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Near Tulare Lake, state disaster relief includes millions for mosquito abatement

A haze hangs over Tulare Lake in Kings County.
Cresencio Rodriguez-Delgado
A haze hangs over Tulare Lake in Kings County.

One mosquito abatement district in Tulare County has reportedly purchased its first-ever drone, amphibious vehicle and airboat.

FRESNO, Calif. — If you’ve been anywhere near Kings or Tulare counties recently, you’ve probably noticed the proliferation of mosquitoes.

“In a normal year we’re getting anywhere from 25 to 75 mosquitoes in a single trap,” said Jacob Davis, operations director for the Tulare Mosquito Abatement District. “This year, we’re pulling mosquitoes in the 2,000 [to] 3,000 range some nights.”

The culprit: standing water remaining after the region’s historically wet winter.

Not surprisingly, one big problem area is Tulare Lake — particularly the southeast corner in Tulare County, where the water isn’t contained by any levees and has instead seeped into shallow fields of tangled plants.

“When it starts going out into the fields and all this tall grass, that’s where the mosquito population is,” Davis said. “The fish that are in there can’t get to the mosquito larvae and that’s where the mosquitoes just thrive.”

In response, big bucks are being spent on abatement, including from the state.

A representative of the California Office of Emergency Services confirmed that $6.3 million in disaster relief have been spent on aerial spraying and other mosquito abatement strategies in Kings and Tulare counties.

The California Department of Public Health has also gotten involved.

The agency’s “Vector Borne Disease Surveillance (VBDS) team continues to work with the Tulare Mosquito Abatement District (MAD) to provide technical assistance, as needed, and monitor mosquito abundance levels and mosquito-borne virus activity,” a representative wrote in an email statement.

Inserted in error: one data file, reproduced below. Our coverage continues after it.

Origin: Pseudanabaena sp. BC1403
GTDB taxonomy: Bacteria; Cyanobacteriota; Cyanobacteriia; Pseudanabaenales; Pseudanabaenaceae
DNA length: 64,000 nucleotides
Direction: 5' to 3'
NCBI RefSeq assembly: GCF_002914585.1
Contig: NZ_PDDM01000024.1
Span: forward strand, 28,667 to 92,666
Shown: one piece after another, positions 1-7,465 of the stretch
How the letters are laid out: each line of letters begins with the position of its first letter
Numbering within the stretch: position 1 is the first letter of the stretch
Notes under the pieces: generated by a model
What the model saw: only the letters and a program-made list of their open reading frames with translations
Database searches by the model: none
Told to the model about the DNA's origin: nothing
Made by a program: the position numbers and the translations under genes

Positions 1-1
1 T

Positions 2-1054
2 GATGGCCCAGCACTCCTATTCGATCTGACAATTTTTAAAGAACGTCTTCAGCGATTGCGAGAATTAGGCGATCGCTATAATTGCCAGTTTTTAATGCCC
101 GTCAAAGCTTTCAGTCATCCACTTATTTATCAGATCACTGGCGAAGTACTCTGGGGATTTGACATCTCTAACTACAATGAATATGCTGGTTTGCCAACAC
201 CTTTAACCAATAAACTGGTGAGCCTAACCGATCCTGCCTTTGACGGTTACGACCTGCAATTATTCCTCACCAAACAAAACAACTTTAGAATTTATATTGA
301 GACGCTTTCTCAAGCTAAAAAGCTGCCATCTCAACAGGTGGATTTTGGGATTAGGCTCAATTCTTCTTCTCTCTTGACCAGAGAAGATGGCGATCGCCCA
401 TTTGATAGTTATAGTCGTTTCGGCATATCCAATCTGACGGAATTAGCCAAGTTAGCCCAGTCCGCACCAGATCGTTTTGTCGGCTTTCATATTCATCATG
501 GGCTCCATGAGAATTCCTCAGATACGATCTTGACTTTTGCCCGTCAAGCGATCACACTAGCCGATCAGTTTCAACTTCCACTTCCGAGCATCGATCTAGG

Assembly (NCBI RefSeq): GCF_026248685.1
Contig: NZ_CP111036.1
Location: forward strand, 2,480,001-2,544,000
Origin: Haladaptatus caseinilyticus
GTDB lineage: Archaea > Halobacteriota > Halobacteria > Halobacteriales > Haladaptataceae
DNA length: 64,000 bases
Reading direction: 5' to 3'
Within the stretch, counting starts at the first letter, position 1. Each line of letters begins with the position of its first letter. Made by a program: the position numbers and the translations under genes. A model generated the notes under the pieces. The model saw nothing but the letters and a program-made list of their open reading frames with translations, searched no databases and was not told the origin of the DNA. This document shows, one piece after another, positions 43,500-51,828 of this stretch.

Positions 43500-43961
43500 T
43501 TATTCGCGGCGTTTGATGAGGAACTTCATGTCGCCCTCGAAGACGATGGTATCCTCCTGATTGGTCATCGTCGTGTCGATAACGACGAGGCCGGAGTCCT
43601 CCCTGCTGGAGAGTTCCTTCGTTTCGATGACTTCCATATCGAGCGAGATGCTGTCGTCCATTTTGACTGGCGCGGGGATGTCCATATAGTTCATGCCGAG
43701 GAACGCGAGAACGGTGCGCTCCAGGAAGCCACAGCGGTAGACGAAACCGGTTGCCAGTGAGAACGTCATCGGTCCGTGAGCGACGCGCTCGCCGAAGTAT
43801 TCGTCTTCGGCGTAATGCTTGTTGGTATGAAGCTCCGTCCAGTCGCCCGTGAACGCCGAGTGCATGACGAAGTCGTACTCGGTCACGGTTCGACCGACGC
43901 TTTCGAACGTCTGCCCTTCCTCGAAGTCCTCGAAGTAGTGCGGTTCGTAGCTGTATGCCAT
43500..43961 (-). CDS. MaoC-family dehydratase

Davis’s district has also beefed up its arsenal with new vehicles including a drone, an amphibious vehicle, and even an airboat.

“That is something that mosquito abatements don’t necessarily need or should even have…but that’s the only way for us to get around out there,” Davis said. “This is unprecedented.”

The goal is to mitigate the spread of mosquito-borne illnesses.

West Nile virus, an untreatable virus that in rare cases can cause inflammation of the brain or spinal cord, has been reported in humans in Kern, Tulare and Merced counties, and in mosquitoes in Kings, Fresno, and Madera counties.

St. Louis encephalitis virus, which is more rare but can cause similar symptoms to West Nile virus, has been detected in one human in Kern County, and in mosquitoes in Kings, Tulare, Fresno and Madera counties.

Kerry Klein is an award-winning reporter whose coverage of public health, air pollution, drinking water access and wildfires in the San Joaquin Valley has been featured on NPR, KQED, Science Friday and Kaiser Health News. Her work has earned numerous regional Edward R. Murrow and Golden Mike Awards and has been recognized by the Association of Health Care Journalists and Society of Environmental Journalists. Her podcast Escape From Mammoth Pool was named a podcast “listeners couldn’t get enough of in 2021” by the radio aggregator NPR One.